Published on September 25, 2013
Jennifer Egan, manager of the Habitat for Humanity ReStore in Summerside, has an emotional moment at her store on Tuesday. Habitat for Humanity P.E.I. has decided to close the store after three years of losing money on the venture. Colin MacLean/Journal Pioneer
Published on September 25, 2013
The Habitat for Humanity Restore in Summerside is closing its doors. Colin MacLean/Journal Pioneer
Habitat for Humanity decides to close store after three years of losing money
SUMMERSIDE - It's been an emotional couple of weeks for Jennifer Egan.
As manager of the Summerside Habitat for Humanity ReStore location, Egan has had the unfortunate honour of organizing the store's going out of business sale.
She's been alternating between tears and hysterical laughter with her regular customers ever since they announced the store's closure a little more than a week ago, said Egan on Tuesday.
"Most people in the community are just disappointed to see it go. There really is no other store like this in Summerside. The community in general is very good about recycling and are always looking for used items," she said.
During her interview with the Journal Pioneer, Egan called the store her "baby" more than once, and talked at length about both her joy at working at the store and the service it provides for the community.
"It's heartbreaking," she said.
"I've met so many fantastic people and I've heard so many amazing stories and I've met one of my dearest friends," she said.
"If anything, I'd like to be able to thank every single person who ever came through the doors, who've brought us their used things . . . who just came in to just buy a doorknob. All of these people just made this a fabulous place to be every day."
The Summerside ReStore location opened three years ago and was originally in Nu-City Plaza on Water Street, but moved to Jenkins Avenue two years ago.
ReStores are an arm of Habitat for Humanity that serve as sources of funding for its projects nationwide.
The stores sell new and used items of pretty much any description, from building materials to books.
Almost all of its items were donated by the community.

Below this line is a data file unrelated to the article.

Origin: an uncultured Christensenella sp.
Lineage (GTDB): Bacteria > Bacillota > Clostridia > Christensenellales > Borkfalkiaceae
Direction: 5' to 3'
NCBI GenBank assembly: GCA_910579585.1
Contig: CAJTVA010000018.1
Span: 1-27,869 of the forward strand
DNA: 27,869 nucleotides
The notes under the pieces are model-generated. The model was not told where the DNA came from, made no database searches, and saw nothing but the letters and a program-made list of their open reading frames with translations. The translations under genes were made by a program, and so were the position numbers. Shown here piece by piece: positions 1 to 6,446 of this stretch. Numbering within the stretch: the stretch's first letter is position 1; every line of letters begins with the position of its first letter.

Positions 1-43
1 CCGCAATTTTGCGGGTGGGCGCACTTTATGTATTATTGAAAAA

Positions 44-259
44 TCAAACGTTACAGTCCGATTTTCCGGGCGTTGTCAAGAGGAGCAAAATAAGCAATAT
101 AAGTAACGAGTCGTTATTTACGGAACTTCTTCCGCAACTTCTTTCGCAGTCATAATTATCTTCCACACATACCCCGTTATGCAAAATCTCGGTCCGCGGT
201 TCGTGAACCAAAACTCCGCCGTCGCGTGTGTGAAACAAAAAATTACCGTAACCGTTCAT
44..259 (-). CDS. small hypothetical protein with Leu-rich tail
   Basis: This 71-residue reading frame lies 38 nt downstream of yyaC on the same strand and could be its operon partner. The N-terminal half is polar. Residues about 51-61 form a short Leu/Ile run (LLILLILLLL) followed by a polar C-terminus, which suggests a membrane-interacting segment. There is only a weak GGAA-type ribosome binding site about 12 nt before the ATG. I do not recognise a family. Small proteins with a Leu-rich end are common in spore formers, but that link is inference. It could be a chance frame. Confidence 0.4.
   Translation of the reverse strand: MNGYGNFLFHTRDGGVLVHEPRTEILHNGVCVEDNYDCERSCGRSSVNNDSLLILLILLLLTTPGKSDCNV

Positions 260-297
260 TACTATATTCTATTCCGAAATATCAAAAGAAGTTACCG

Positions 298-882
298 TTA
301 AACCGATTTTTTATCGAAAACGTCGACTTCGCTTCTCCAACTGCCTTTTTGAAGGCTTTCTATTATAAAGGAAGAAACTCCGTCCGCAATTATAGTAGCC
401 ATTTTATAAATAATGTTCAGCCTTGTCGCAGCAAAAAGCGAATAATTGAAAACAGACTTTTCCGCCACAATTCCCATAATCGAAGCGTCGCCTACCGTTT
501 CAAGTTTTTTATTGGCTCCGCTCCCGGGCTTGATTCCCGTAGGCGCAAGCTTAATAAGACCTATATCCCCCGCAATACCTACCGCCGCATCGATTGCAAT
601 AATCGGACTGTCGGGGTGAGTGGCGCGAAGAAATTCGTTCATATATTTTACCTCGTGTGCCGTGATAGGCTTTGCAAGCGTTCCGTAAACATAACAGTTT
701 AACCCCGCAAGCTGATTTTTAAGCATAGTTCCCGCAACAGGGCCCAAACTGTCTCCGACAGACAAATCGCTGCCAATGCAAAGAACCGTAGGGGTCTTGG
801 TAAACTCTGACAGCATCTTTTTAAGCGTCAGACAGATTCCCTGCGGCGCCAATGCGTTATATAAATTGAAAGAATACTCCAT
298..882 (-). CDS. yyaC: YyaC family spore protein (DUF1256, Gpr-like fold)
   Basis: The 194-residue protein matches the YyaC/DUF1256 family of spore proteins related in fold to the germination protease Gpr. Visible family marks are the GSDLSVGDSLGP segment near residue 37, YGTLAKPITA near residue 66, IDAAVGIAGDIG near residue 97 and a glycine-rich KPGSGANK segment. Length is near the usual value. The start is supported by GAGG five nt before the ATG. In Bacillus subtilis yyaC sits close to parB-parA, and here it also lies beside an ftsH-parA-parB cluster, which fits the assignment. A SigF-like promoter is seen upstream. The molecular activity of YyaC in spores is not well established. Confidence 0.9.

It was staffed by one permanent employee and a part-timer, in addition to a continuously evolving list of more than 60 volunteers. The two paid staff positions are being eliminated as part of the closure.
The ReStore will close its doors permanently on Sept. 28.
It's unfortunate that this is a road Habitat had to go down, but it was unavoidable at this point, said Mario Zambonin, manager of ReStore on P.E.I.
It came down to simple economics, he said. The store was supposed to help raise money, but it never turned a profit.
"No mater what we tried to do attract customers into the store we just weren't reaching our target figures that we needed to obtain," said Zambonin.
It's a shame, because the people who did use the store found a lot of value in it, he added.
"I'm sad to see it close. We were helping to fill a gap for the people of West Prince, Summerside and part of Queens County who were looking for affordable items . . . that help families get through tough times," he said.
Shopper Janet McKie said she was one of those people.
She checked in at the store every few days just to see what had turned up, and has relied on the store for some items in the past.
"I really think it was a good service," she said.
"There is a lot of stuff that went through this store that, where else would it end up?"
Susan Zambonin, executive director of Habitat for Humanity P.E.I., said that the only reason the store was allowed to stay open as long as it did was because it was the organization's major footprint in the community.
"It's actually better for us financially that it not be there, because it's taking away from our building program. But it did have value in that it kept our name out in front of the community," she said.